The Representation of Women in Toni Morrison’s Beloved (1987) and Malika Mokeddem’s The Forbidden Woman(1993)
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In this research paper, we have undertaken the task to lead a comparative study between two female writers: Toni Morrison and Malika Mokeddem. The purpose of this comparison is to study their respective works: Beloved (1987) and The Forbidden Woman (1993) in terms of gender. To our knowledge, they have never been joined before under the same study. Our intention is mainly is to highlight the common struggles of the female characters in these two works and the way they face the tyranny of the male dominated society and how they led themselves to affirm their identities through the disruption of the patriarchal traditional discourse. This research, then, relies on Simone De Beauvoir’s ideas held in The Second Sex (1949), which is classified in the second wave of the Feminist movement. In this book, De Beauvoir discusses the treatment of women throughout history, which matches the different contexts “the Black decade in Algeria and slavery in the United States of America, which means that those distinct periods had several repercussions on women’s subjugation. The work comprises a discussion of three important sections that include: the historical and literary contexts of the novels that led both authors to react, the representation of women and their objectification, and women’s liberation. The conclusion that can be drawn from the study shows Morrison’s and Mokeddem’s feminist ideology. We close our dissertation with the suggestion that both novels can be read from a feminist perspective.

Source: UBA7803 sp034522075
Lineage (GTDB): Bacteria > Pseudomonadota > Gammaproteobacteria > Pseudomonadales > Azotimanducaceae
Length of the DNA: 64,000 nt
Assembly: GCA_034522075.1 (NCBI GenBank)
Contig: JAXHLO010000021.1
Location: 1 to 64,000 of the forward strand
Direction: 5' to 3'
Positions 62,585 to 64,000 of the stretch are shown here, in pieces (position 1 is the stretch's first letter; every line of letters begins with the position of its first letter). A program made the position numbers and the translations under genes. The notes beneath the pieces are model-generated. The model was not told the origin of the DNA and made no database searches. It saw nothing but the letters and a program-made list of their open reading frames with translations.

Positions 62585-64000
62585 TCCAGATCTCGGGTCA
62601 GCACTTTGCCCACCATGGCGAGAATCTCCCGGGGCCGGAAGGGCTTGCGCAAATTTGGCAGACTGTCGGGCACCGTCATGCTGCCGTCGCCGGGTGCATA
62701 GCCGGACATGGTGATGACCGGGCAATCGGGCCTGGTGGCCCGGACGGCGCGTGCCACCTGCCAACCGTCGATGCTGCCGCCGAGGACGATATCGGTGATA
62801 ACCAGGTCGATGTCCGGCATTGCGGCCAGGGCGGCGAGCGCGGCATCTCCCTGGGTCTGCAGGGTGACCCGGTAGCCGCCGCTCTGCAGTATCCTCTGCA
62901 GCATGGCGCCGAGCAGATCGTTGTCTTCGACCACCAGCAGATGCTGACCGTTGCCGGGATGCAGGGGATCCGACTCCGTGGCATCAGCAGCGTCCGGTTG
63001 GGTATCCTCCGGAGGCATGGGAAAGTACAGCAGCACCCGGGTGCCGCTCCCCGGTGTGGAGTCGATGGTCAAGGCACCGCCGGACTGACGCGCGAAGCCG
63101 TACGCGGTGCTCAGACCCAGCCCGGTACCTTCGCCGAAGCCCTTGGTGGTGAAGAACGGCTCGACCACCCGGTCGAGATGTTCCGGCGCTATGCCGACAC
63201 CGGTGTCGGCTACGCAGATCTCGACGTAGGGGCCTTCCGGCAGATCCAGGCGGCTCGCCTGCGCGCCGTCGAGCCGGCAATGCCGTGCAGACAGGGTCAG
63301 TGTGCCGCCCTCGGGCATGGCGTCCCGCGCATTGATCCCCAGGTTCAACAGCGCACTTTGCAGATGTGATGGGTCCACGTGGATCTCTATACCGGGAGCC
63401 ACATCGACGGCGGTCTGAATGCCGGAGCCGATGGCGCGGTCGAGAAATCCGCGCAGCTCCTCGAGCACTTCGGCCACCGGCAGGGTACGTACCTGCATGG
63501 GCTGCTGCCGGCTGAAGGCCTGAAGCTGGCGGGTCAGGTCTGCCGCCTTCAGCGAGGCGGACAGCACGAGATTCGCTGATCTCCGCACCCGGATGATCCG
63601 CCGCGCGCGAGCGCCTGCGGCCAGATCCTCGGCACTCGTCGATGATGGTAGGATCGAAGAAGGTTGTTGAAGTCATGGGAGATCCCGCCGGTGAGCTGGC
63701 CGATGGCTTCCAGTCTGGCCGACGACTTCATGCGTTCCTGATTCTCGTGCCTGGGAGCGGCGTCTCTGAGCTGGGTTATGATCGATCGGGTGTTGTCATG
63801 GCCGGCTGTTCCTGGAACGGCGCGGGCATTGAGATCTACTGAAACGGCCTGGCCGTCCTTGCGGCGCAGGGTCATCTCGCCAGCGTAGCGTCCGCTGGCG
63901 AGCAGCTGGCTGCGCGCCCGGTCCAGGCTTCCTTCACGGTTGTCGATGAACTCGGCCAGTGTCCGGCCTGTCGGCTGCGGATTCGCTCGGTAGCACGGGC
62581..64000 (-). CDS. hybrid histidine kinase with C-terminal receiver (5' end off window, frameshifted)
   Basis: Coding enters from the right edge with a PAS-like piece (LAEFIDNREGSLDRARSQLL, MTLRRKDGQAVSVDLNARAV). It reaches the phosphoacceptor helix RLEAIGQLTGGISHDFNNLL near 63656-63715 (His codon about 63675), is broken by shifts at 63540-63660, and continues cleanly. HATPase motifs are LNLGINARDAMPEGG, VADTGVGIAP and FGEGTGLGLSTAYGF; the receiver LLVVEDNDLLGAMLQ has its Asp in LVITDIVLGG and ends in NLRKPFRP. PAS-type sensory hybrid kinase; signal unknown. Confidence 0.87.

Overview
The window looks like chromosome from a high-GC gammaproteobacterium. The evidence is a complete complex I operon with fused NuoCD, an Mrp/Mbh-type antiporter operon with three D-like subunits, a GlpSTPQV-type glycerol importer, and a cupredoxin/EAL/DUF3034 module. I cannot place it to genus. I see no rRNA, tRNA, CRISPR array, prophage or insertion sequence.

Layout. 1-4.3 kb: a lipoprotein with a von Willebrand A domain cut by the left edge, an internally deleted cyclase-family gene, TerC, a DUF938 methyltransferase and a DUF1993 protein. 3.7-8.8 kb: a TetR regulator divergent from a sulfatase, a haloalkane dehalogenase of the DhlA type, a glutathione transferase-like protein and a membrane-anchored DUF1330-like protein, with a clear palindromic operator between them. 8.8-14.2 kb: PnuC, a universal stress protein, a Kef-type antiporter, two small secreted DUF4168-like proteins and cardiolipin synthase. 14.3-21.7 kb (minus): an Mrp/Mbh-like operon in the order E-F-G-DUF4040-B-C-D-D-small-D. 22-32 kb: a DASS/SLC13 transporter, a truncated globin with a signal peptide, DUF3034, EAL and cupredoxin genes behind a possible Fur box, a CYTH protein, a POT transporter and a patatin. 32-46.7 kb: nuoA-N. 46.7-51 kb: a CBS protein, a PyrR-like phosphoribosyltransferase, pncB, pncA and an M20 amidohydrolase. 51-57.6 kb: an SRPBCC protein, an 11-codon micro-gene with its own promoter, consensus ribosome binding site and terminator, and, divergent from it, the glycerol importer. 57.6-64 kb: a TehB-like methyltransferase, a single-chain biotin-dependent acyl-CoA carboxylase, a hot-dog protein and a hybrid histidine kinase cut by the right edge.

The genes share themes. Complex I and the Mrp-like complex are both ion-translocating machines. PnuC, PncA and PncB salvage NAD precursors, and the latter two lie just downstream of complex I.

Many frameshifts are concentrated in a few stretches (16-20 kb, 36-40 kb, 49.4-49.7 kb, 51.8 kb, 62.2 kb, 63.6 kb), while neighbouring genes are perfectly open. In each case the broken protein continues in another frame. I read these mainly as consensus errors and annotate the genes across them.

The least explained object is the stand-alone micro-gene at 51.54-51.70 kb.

- Département d'Anglais